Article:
A New Ward 5 Woodridge Library in the Pipeline

By Stephanie Liotta Atkinson

Last night I attended what is sure be the first of many community meetings regarding the reconstruction of the Woodridge Library (1801 Hamlin St NE (corner of RIA and 18th NE)).  If you haven’t mapped out DCPL’s locations recently, allow me to summarize: the Woodridge Library is not remotely near any other library (2.5 miles to Shaw), so if you live in Woodridge, Langdon, Brentwood, or Brookland, you should care about this.

Photo Courtesy of Jaime Fearer


  • Chief Librarian, Ginnie Cooper
  • Director of Capital Construction, Jeff Bonvechio
  • Intergovernmental Affairs Officer, Archie Williams
  • Communications and Community Outreach, Martha Saccocio
Back in the early 2000s the powers that be decided that all of DC’s libraries needed to be modernized.  The order of redevelopment and funding for each project was determined by DC Council in 2004-2005.  Woodridge was plopped at the back of the line, and initial plans were to start the modernization effort in 2010.  In the mean time 13 other projects have been undertaken to modernize DCPL facilities in the District.  Enter Mayor Fenty, who pulled funding for the Woodridge renovation in 2010.  Then enter Mayor Gray, who reinstated Woodridge in the capital budget.  So, we’re behind schedule, but at least we’re getting a new library.  Thank you Mayor Gray.
The first step DCPL took was to determine whether Woodridge would get a renovation or a total rebuild.  To make this decision DCPL commissioned a Building Condition Assessment and a Cost-Benefit Analysis.  The assessment scores a library on a scale of 0-100.  The Woodridge Library scored a 24.  In layman’s terms: our library is a hooptie – from the HVAC to the electrical system, to the out-of-date ADA compliance.  Given the remarkably low score, DCPL has decided to demolish the existing library and build a new one.
The Woodridge Library project is budgeted and fully funded at $16.5M (over several years). $12M covers hard construction costs, while the rest goes to design, project management, fixtures, and interim space costs.
  • An RFP was issued on Nov 28 2011.
  • 20 proposals were received by Jan 8 2012.
  • An internal evaluation of the proposals will be conducted and completed by DCPL in February 2012.  From there the top 3-5 firms will be identified.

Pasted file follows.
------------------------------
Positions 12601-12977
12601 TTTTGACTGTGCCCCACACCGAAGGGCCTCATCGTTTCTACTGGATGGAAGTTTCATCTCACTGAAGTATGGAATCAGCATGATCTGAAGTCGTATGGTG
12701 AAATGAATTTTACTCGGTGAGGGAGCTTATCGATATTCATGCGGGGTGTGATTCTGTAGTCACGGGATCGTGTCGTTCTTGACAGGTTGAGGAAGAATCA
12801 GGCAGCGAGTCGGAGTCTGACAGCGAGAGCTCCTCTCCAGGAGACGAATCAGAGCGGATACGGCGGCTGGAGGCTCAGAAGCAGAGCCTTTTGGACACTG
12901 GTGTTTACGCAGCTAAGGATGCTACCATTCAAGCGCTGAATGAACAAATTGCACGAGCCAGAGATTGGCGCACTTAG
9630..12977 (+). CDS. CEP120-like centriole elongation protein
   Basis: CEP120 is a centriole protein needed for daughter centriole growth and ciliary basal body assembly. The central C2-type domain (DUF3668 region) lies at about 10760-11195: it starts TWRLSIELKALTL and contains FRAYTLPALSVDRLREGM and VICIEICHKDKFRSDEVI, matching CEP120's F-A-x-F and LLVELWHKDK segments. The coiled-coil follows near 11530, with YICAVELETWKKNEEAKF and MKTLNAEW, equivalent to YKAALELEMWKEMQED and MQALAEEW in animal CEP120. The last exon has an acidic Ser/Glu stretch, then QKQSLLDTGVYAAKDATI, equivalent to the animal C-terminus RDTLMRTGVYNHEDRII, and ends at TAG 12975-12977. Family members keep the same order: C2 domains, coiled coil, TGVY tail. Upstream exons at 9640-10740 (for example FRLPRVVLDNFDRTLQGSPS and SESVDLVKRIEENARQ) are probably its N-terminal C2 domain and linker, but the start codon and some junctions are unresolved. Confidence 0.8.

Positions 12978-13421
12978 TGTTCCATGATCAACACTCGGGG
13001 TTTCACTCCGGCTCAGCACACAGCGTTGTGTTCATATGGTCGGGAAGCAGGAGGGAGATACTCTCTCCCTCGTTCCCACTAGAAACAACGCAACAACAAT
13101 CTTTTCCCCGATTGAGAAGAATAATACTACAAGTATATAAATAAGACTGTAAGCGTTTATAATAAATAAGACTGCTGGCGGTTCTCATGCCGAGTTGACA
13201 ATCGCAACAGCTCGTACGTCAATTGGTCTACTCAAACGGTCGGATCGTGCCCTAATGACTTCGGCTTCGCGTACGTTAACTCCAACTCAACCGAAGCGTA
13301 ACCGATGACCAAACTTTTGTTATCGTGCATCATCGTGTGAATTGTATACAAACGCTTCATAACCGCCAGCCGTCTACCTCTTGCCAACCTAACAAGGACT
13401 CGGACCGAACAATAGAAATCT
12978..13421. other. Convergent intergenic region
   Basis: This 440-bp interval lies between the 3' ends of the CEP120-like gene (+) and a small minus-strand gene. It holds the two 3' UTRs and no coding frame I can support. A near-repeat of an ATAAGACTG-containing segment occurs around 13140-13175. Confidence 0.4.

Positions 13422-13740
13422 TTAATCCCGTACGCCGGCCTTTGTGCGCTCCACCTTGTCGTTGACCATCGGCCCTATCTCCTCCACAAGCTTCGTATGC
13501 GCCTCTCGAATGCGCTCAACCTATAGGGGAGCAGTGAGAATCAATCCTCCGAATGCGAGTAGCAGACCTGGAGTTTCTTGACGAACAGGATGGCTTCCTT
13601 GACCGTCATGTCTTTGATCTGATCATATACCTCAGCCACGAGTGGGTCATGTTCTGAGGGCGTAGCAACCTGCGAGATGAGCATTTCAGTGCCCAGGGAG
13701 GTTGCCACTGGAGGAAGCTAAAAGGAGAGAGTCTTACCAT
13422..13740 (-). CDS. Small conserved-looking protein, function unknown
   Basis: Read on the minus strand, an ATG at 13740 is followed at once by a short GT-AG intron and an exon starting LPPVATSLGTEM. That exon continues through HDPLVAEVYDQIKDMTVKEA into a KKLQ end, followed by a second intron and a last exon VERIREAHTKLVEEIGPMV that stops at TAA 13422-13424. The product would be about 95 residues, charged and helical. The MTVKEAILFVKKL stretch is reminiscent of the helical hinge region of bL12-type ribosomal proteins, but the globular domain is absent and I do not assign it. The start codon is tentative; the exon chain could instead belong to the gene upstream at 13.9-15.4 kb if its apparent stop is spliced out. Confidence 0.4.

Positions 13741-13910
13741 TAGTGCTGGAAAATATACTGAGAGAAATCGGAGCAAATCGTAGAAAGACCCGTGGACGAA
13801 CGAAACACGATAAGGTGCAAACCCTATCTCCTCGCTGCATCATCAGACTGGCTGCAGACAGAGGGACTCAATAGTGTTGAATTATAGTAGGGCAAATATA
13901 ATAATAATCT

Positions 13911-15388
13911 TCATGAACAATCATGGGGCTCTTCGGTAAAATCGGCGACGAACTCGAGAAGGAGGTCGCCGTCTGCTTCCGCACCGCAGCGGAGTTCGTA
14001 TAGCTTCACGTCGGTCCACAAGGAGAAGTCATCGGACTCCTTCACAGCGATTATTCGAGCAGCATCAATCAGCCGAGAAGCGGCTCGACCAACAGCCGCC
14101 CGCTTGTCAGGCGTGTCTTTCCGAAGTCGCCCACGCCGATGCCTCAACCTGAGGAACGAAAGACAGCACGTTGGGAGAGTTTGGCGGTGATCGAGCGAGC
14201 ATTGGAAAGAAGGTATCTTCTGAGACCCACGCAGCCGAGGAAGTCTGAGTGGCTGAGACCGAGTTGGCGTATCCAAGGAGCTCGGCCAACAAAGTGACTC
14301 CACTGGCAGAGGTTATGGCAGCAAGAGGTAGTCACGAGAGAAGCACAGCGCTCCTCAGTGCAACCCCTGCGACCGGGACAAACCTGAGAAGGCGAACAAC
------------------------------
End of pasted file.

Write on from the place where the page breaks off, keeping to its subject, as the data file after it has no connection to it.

• The top firms will be asked to make presentations to DCPL’s evaluation committee in late February/early March.  It’s not exactly clear who is on this committee, but it will include two members of the public.  Sharon Turner, President of the Friends of Woodridge Library, was selected by former Councilmember Harry Thomas Jr.  A second person will be selected by Vincent Orange some time next week.
  • Once the committee selects a design contract, that contract will go to the DC Council for approval in mid/late March (it needs approval because the contract is worth more than $1M).
  • The specifics of the design process will be hashed out from spring through late fall, and will involve quite a bit of community engagement (assuming this is done right).
  • In late 2012 or early 2013 the library collection and staff will move to an interim facility.  The facility needs to be 3000-5000 sq/ft and could be a storefront space.  (Hello, Rhode Island Avenue…)  It’s also possible that DCPL will lease a 4200 sq/ft modular space.
  • The construction process will start in Jan 2013 and is predicted to last 15-18 months.
  • If all goes according to plan, expect ribbon cutting by Fall 2014.
  • The current building is 19500 sq/ft (gross, counting furnace space, etc.).  The new library is slated to be 22500 sq/ft.  It remains to be seen whether the library will remain one floor or expand upward.  When I asked whether there would be a mixed use component, as has been done in other parts of the city, the notion was pretty much shot down.  (I will still bite some ankles before I let that idea die…)